Our runaway youngsters
A 13-year-old girl, missing for a week, was last Monday reunited with her family. But this can be seen as a happy ending in only a very narrow sense. The incident represents a larger concern about the worrisome state, not only of this teenager, but of many adolescents who find themselves in similar circumstances.
Her return home, after having been sighted by an Express reader, must therefore provide impetus for a thorough enquiry into why she left her home, where she spent the time, and in what circumstances. Even if she had not been kidnapped, or illegally enticed from home, questions remain to be answered by whomever harboured a runaway youngster.
In May, the Police Service noted that there had been an increase in runaway children, as compared to previous years. By April, there were already 137 such reports, as compared to a total of 241 cases in 2012 and 306 cases in 2011. Most of the runaways were between 13 and 15 years old, and 80 per cent of them were female.
The unfortunate reflex among both police and citizens alike is to dismiss these children as bad seeds. Until the furore caused in 2005 by murdered 16-year-old Radha Pixie Lakhan, whose disappearance had been initially dismissed as just another case of a runaway, police officers tended to treat such incidents lackadaisically. And, in fact, most missing people do eventually turn up unharmed, with the girls then being classified as promiscuous by many adults.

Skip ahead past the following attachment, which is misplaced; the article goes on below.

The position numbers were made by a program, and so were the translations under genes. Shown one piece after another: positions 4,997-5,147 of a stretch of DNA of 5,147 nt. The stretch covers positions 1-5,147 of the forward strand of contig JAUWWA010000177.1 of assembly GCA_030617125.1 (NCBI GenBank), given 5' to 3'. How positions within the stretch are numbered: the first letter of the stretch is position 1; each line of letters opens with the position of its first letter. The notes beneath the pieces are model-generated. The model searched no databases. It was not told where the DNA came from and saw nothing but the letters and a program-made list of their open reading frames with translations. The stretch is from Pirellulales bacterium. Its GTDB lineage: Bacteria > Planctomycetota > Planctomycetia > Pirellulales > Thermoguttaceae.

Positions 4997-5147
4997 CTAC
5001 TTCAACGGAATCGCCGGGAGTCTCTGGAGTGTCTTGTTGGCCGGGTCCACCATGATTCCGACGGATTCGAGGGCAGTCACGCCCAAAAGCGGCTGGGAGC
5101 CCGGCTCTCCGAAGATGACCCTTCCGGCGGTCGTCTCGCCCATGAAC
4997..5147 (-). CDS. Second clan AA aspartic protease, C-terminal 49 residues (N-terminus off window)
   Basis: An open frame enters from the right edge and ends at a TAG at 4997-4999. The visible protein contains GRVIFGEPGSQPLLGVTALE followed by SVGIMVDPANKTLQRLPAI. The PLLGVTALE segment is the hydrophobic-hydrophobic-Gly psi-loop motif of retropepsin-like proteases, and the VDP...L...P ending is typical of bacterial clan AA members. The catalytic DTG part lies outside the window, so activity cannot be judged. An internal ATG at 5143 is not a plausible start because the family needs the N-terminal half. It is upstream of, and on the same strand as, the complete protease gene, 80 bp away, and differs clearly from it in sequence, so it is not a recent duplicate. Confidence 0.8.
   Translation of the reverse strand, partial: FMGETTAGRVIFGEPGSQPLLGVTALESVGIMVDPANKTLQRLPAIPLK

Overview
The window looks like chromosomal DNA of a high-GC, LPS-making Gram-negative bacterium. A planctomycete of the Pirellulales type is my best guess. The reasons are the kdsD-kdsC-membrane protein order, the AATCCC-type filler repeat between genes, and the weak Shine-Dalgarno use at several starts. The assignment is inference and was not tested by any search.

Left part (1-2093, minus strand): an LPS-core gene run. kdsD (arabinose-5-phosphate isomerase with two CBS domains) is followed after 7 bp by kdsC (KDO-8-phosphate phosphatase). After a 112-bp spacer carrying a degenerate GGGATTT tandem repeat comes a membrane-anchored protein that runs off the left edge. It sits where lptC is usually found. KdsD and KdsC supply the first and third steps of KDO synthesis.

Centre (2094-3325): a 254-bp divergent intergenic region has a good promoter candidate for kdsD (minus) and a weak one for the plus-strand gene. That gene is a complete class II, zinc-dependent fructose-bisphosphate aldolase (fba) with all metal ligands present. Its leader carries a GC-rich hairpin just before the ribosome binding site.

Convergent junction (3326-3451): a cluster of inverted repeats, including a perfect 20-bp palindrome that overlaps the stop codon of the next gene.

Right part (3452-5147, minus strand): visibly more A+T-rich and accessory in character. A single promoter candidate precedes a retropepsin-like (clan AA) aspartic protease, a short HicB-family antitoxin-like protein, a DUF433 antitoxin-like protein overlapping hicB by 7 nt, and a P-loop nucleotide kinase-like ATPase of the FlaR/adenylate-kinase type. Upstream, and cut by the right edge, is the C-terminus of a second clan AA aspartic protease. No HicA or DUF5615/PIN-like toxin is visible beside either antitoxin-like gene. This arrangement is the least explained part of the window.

What officials and other adults tend to ignore is the fact that running away from home would hardly be the preferred choice of most young teenagers. Yet every year in Trinidad and Tobago, hundreds of children decide to do just that. And the question that should be asked is: what are the circumstances which lead to such a choice? The 13-year-old girl is reported to be staying with an aunt who is giving her counselling. But is this aunt a trained counsellor? Does she have a close relationship with the girl? If not, the child’s problem may be exacerbated rather than solved.
Obviously, these runaway children are not happy in their homes. Additionally, the age and sex of most of the runaways is significant. At 13 to 15 years of age, girls are more likely to be sexually abused, and this is frequently a reason for running away. In such circumstances, returning them to the same environment, with an additional “bad girl” stigma, would only cause further psychological damage.
It should therefore be standard practice to follow up such incidents with proper investigations by social workers and other officials. And the central goal, always, must be to help these children.